Solange and Sisterhood at Austin City Limits

ACL and blackness isn’t something one would immediately associate with the other. But, as black folks do, we rocked the first day of Weekend Two in a way that only we can. Upon arrival, I watched as glistening brown bodies walked to the beat through the waves of different music genres.

It was nothing short of art to see us gliding out of hard performances like Skepta, gathering for beers in Barton Springs Beer Hall, and then settling into the therapeutic experience that was Solange Knowles’ performance.

It’s easy to forget that while Austin is a predominantly white city, the waves and celebration of blackness that rises up every now and then is a reminder of the power of black joy.

“I’m originally from Chicago,” said Heaven a 23 year old traveler, “but once I heard Solange was here, I knew I had to come down to ACL.”

“So what’s been your take on Austin so far?” I asked.

“It’s interesting because I’m kind of finding myself right now and exploring the way my body and mind feels when mingling with other people, right? Well, Chicago is predominantly black and it’s a dope city as a result, but while Austin seems to be a lot whiter, it seems like coming to spaces like this Solange set really make me feel like I can find my space any where.”

And finding space is exactly what a group of festival goers did. Solange’s set was postponed 45 minutes because of travel issues, but that didn’t stop a group of women from pulling out their portable speaker and starting a party of their own.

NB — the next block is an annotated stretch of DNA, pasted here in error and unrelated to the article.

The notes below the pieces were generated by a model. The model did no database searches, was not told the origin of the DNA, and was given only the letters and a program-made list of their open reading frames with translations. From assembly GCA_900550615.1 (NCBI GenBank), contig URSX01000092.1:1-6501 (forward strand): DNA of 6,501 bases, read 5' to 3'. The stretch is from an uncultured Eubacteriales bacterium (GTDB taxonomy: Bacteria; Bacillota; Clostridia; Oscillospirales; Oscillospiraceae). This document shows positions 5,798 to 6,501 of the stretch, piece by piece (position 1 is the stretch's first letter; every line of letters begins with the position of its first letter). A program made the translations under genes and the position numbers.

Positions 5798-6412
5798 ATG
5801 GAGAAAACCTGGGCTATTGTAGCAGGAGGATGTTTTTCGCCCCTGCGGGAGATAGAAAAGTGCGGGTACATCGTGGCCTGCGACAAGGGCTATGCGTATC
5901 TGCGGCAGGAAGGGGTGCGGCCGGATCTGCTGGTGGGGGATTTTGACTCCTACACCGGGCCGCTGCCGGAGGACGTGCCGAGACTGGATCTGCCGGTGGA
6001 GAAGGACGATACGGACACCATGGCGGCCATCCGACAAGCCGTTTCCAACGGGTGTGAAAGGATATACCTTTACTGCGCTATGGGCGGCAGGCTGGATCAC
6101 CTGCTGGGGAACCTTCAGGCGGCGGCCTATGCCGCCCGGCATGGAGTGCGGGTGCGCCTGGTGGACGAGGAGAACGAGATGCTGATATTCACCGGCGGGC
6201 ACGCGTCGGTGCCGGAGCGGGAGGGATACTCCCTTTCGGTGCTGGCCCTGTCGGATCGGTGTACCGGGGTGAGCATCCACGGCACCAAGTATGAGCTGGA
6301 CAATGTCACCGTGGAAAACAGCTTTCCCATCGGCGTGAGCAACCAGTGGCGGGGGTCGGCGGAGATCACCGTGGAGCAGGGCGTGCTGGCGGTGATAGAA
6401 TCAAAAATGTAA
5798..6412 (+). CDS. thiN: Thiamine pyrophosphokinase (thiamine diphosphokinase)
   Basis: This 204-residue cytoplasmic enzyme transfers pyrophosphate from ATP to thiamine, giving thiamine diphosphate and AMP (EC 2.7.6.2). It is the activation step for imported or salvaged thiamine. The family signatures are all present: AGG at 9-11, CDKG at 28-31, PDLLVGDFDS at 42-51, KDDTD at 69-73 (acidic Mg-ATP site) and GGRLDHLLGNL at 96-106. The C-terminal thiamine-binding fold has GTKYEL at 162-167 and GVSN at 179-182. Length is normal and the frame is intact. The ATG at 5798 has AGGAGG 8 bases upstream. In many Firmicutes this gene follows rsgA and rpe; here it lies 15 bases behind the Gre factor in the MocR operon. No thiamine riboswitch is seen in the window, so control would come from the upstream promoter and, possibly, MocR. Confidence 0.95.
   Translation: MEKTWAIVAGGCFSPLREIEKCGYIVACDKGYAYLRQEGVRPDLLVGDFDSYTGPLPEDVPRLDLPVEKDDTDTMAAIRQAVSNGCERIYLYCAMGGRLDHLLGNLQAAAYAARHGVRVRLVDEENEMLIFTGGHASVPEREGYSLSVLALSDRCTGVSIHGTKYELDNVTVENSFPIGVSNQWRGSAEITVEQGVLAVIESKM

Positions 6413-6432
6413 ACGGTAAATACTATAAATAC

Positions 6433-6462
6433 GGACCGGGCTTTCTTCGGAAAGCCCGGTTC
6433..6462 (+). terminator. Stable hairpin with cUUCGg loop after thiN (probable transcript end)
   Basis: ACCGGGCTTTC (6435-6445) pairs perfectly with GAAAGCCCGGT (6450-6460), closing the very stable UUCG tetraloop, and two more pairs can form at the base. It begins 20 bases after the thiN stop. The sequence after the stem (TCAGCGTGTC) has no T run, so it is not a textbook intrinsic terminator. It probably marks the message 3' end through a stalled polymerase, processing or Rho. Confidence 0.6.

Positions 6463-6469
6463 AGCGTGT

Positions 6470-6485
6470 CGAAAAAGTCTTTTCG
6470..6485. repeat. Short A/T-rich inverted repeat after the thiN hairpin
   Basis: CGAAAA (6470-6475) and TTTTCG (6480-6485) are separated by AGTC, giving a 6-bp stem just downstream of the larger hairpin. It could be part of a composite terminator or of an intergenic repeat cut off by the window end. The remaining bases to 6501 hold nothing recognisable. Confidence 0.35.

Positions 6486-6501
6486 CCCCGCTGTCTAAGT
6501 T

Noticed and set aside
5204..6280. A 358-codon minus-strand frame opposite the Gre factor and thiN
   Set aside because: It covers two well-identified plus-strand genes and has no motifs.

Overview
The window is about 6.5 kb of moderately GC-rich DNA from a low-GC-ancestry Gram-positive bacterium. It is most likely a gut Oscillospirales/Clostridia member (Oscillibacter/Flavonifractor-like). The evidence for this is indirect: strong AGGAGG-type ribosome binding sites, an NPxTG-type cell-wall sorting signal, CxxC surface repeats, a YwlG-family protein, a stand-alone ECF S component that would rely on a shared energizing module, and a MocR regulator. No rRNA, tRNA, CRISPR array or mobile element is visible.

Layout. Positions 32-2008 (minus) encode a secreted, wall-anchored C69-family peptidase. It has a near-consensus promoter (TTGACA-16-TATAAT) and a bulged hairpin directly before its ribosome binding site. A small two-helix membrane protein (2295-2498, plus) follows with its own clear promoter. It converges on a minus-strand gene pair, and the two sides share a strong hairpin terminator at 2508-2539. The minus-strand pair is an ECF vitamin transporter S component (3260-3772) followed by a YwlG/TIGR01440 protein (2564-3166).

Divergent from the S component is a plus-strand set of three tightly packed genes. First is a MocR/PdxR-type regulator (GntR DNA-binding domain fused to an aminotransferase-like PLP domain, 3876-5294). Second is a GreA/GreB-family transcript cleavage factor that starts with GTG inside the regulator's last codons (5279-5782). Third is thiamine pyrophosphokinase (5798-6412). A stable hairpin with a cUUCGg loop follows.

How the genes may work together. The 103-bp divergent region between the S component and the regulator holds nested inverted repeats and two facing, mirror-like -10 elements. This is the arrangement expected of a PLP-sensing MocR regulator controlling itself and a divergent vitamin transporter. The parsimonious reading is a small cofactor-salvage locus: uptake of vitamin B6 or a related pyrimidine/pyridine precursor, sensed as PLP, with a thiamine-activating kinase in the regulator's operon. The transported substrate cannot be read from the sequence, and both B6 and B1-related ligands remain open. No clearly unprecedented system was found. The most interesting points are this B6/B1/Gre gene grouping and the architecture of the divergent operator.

The lights covered the audience in a red blanket

“We’re gonna get hype some type of way,” explained Toyin, a 22 year old Houstonian. She turned the volume of the speaker all the way up and with the bounce of her fro, she belted out the lyrics to Solange’s song, “F.U.B.U.”

Toyin, Heaven, and others sprang up from the grass right as the lights flashed on.

The lights covered the audience in a red blanket and horns sounded Solange’s welcome.

Solange’s set was made impeccable because of the visible relationship she had with the other artists on stage. They were all the epitome of black artistry. The horn players laughed between sonic exhalations, the bassist skipped around on stage, and dancers performed geometric choreography while singing sighs of angels.

As Solange danced through the stage, it is obvious why she won a grammy for the Best R&B Performance. The costumes they wore breathed out afro futuristic with elements of soul train dance moves and fashion.

Women in the audience sobbed and held hands, singing the songs we’d only sang in private, sounding like an oddly harmonized choir of experience.

The pivotal point of her show, though, was when Solange sang her highly anticipated, “F.U.B.U”  to a loving fan.

A woman in the front row broke down into tears as Solange descended the stage to sing the entire song to her.

“Don’t clip my wings before I learn to fly” Solange sang, “I didn’t come back down to Earth to die.”

And as the woman cried, holding Solange’s hand as tightly as a child does their hero, Heaven turned to me and grabbed my hand, singing “This is for US.”

Unfortunately, because of Solange’s delay I wasn’t able to capture Jay Z’s set, but truly Solange’s set was cathartic for me. From the shift of uniform tank tops and shorts, to the sea of afros, cornrows, hair jewelry and sisterhood, the first day of ACL for me was made by Solange performing “for us.”


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